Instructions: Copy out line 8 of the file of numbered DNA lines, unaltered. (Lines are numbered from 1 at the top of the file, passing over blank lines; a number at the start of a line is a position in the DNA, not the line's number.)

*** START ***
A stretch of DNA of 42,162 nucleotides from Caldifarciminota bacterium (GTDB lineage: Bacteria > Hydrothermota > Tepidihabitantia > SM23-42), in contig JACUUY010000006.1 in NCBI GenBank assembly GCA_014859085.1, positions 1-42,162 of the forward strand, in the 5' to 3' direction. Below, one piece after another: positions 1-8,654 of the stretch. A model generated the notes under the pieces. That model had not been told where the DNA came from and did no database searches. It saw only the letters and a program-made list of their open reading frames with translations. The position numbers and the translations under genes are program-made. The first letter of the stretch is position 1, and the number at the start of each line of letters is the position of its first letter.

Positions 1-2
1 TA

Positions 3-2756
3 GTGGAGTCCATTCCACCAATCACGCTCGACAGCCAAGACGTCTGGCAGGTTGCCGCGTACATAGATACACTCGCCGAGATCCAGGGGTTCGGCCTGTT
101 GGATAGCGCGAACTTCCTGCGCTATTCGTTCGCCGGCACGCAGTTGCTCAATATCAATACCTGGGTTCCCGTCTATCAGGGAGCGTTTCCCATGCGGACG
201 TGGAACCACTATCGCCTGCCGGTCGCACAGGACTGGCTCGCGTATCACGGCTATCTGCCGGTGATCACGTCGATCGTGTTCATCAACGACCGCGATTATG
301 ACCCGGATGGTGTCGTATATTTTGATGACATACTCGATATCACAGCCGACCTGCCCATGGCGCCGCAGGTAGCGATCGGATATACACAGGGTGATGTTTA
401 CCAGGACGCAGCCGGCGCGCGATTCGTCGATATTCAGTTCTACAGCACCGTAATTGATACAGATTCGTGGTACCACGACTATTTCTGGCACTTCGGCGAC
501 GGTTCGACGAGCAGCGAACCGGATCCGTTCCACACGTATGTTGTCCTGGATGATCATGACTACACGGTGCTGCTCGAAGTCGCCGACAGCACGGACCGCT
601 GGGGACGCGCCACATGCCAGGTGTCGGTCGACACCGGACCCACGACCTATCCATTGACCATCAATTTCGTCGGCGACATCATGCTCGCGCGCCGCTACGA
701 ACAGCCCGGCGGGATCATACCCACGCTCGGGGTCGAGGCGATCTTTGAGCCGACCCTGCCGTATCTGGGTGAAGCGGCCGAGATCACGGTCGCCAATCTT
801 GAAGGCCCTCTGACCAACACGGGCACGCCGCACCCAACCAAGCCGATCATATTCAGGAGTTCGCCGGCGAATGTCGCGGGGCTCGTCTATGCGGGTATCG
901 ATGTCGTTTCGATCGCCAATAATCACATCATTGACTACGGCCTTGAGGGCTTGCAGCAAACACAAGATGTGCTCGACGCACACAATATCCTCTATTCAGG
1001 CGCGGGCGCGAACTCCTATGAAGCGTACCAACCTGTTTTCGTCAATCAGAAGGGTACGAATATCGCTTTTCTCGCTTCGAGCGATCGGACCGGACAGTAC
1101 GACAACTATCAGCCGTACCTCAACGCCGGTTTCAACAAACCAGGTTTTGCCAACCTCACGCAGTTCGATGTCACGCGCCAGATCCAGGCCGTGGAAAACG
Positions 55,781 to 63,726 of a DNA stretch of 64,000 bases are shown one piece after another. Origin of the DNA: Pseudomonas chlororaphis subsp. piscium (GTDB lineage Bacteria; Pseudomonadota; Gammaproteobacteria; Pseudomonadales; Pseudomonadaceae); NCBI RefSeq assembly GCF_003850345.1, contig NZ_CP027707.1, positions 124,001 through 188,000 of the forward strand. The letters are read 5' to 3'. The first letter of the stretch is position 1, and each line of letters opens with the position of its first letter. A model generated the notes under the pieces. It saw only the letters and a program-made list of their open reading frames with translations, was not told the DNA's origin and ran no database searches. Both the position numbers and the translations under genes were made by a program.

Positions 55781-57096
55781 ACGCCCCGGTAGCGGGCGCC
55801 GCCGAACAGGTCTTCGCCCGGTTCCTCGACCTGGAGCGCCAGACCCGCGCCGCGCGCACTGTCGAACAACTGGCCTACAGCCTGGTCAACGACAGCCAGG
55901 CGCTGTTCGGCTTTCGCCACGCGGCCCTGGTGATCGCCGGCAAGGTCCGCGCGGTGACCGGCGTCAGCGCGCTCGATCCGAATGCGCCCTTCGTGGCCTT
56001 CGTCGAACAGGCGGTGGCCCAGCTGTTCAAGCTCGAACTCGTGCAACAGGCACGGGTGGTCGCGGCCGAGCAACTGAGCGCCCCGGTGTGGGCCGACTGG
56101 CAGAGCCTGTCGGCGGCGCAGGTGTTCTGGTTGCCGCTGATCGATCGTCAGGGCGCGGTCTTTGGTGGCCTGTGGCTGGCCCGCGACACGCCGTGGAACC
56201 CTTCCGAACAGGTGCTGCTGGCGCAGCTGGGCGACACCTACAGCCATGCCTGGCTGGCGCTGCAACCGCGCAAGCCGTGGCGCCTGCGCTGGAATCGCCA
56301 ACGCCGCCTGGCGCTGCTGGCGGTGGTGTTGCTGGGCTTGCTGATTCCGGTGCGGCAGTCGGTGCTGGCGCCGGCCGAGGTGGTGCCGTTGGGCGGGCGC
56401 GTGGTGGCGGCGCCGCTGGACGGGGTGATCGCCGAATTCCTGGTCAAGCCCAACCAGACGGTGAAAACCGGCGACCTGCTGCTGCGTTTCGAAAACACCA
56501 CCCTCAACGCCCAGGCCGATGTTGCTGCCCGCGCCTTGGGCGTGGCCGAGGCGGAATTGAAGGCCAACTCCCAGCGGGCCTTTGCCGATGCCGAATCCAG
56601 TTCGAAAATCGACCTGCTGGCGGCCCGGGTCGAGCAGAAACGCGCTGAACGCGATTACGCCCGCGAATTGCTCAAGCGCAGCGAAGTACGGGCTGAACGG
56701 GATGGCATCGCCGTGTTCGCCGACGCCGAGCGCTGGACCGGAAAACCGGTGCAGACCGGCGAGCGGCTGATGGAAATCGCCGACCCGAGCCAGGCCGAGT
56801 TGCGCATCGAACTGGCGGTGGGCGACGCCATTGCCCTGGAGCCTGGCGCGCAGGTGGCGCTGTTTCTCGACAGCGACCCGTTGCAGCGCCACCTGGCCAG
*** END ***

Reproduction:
301 ACCCGGATGGTGTCGTATATTTTGATGACATACTCGATATCACAGCCGACCTGCCCATGGCGCCGCAGGTAGCGATCGGATATACACAGGGTGATGTTTA